A few years ago, a city Department of Finance official noticed irregularities in the way certain residential properties had been appraised by the agency, leading to slightly lower-than-normal valuations.
To compensate, the official suggested the department decrease its assessments across the board for the group, which mostly comprised single-family homes and small co-op buildings in an area of one of the boroughs.
Dropping the valuations slightly below usual thresholds would reduce the taxes the city could collect, but only by a few percentage points—a seemingly harmless amount in the face of the billions of dollars the agency assesses—and it would allow the department to restore uniformity and equanimity to its calculations, one of the mandates of its process.
What appeared to be an innocuous adjustment, however, garnered a backlash that was swift and forceful. Top officials at the department were summoned to Mayor Bloomberg’s Upper East Side townhouse. There they were confronted by the mayor and irate senior executives from the city’s budget office, the person said.
Though the theme of the meeting was ostensibly to discuss the irregularities and why the department had chosen lower assessments, the underlying message was clear: don’t trifle with the city’s revenue.
“I feel like we got taken out to the backyard to get whipped,” the source said, requesting anonymity because of the sensitive nature of the meeting.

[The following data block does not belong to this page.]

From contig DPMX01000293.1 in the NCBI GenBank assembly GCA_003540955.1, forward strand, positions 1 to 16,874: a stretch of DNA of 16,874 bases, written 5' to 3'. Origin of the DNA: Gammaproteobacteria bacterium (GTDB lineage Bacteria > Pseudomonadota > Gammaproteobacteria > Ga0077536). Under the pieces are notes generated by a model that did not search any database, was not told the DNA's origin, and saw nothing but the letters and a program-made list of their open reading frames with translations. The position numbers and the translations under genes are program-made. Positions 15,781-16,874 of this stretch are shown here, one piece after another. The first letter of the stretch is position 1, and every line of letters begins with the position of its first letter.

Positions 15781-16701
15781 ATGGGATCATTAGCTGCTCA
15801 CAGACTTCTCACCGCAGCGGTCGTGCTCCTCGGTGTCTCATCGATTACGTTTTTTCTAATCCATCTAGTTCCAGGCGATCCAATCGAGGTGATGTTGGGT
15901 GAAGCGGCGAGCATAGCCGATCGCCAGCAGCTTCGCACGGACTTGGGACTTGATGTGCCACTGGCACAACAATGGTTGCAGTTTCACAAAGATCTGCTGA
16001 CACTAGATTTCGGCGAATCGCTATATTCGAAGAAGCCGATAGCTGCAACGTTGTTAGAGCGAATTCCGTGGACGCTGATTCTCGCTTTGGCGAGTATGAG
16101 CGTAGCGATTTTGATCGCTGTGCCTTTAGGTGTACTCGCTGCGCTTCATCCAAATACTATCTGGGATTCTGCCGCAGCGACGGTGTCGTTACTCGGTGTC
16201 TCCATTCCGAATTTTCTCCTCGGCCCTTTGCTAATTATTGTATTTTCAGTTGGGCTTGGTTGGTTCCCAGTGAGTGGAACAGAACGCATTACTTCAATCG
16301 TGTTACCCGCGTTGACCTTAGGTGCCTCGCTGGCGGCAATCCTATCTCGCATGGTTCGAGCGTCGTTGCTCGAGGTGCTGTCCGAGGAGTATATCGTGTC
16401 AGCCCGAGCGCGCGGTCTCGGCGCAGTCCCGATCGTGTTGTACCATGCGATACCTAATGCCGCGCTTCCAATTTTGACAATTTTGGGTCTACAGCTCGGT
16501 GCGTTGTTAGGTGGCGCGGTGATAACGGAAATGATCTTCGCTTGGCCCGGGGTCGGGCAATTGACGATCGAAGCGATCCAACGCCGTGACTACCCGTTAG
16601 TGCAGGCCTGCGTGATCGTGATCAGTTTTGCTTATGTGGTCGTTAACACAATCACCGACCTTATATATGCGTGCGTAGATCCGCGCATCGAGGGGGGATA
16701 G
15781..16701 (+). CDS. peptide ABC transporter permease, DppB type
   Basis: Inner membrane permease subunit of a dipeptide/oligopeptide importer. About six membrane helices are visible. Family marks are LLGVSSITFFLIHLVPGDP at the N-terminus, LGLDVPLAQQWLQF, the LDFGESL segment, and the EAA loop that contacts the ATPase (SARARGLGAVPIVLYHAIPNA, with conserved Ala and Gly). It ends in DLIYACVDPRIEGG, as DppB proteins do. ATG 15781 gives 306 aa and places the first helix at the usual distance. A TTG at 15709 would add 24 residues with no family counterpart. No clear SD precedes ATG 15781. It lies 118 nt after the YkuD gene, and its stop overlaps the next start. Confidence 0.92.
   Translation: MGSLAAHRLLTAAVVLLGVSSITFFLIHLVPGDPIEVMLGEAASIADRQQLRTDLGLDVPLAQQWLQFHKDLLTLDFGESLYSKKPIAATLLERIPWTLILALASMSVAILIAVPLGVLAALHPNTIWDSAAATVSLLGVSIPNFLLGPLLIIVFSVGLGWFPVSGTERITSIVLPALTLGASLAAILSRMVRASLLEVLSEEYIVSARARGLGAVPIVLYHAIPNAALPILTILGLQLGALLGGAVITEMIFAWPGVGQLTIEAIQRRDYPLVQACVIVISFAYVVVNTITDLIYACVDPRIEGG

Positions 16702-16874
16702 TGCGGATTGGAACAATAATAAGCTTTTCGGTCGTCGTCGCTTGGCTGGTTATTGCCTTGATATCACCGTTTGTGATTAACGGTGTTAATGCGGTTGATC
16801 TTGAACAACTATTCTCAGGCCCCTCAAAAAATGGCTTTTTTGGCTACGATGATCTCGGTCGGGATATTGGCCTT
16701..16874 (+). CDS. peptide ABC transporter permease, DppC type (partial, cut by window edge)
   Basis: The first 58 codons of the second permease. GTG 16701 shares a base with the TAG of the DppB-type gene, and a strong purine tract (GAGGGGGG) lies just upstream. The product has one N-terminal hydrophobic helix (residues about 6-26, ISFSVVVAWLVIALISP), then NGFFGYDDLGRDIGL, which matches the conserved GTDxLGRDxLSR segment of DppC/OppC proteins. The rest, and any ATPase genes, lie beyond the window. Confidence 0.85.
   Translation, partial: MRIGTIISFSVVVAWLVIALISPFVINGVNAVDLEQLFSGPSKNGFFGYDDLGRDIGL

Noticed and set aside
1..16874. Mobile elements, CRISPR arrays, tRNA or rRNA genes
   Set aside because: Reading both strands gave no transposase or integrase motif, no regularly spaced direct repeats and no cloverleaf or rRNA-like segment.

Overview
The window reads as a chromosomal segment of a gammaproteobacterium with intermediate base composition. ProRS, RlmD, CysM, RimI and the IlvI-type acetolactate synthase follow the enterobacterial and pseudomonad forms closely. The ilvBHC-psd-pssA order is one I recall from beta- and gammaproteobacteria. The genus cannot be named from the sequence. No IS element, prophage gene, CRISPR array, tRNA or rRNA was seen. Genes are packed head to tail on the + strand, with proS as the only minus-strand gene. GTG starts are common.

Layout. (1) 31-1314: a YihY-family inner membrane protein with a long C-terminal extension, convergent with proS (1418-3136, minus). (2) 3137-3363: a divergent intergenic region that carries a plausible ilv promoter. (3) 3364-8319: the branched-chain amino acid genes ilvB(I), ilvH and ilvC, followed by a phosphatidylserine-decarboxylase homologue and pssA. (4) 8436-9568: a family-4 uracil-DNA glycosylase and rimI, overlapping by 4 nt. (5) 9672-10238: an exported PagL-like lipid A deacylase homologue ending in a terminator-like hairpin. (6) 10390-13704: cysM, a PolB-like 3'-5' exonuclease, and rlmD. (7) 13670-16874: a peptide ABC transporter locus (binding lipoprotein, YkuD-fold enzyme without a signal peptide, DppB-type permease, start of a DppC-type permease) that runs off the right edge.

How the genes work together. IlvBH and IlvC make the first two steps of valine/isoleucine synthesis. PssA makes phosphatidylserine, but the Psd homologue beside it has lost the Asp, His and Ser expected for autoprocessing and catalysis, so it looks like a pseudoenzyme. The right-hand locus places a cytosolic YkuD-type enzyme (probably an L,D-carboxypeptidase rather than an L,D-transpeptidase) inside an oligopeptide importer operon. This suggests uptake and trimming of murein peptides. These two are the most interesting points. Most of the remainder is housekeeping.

The episode would seem to lend credence to a complaint that real estate industry executives and advocates have voiced for years. Though the city has not raised real estate tax rates in a decade, these people say it has used a complex appraisal process to arrive at values that essentially accomplish the same thing, albeit far more conveniently, because it allows elected officials to avoid the political repercussions of lifting the tax rate.
Indeed, total collections on commercial buildings have jumped from about $3.8 billion in 2001 to nearly double that today.
Few industry observers would disagree that commercial and residential property has appreciated dramatically in that time. But the fact that property taxes never flagged, even in the aftermath of a serious recession, is evidence, analysts insist, that the city has come to treat real estate as a golden goose for revenue.
“We had four years of falling prices, but real estate tax collections never fell,” said Robert Knakal, a chairman at the real estate brokerage and services company Massey Knakal, said. “How does that even work?”
When Mr. Knakal launched his real estate career in the 1980s, the city used a different method of calculating real estate values that was more closely tied to sale prices. The formula was altered in the early 1990s, he said, a conspicuous juncture for those who feel the city has been leaning too heavily on the industry for revenue, because that was when the recession of that period began pulling values down.
“Values started to drop, and then suddenly the old appraisal system wasn’t good anymore and the city abandoned it,” Mr. Knakal said, suggesting the city had adopted a newer methodology during that period in order to raise collections from the industry.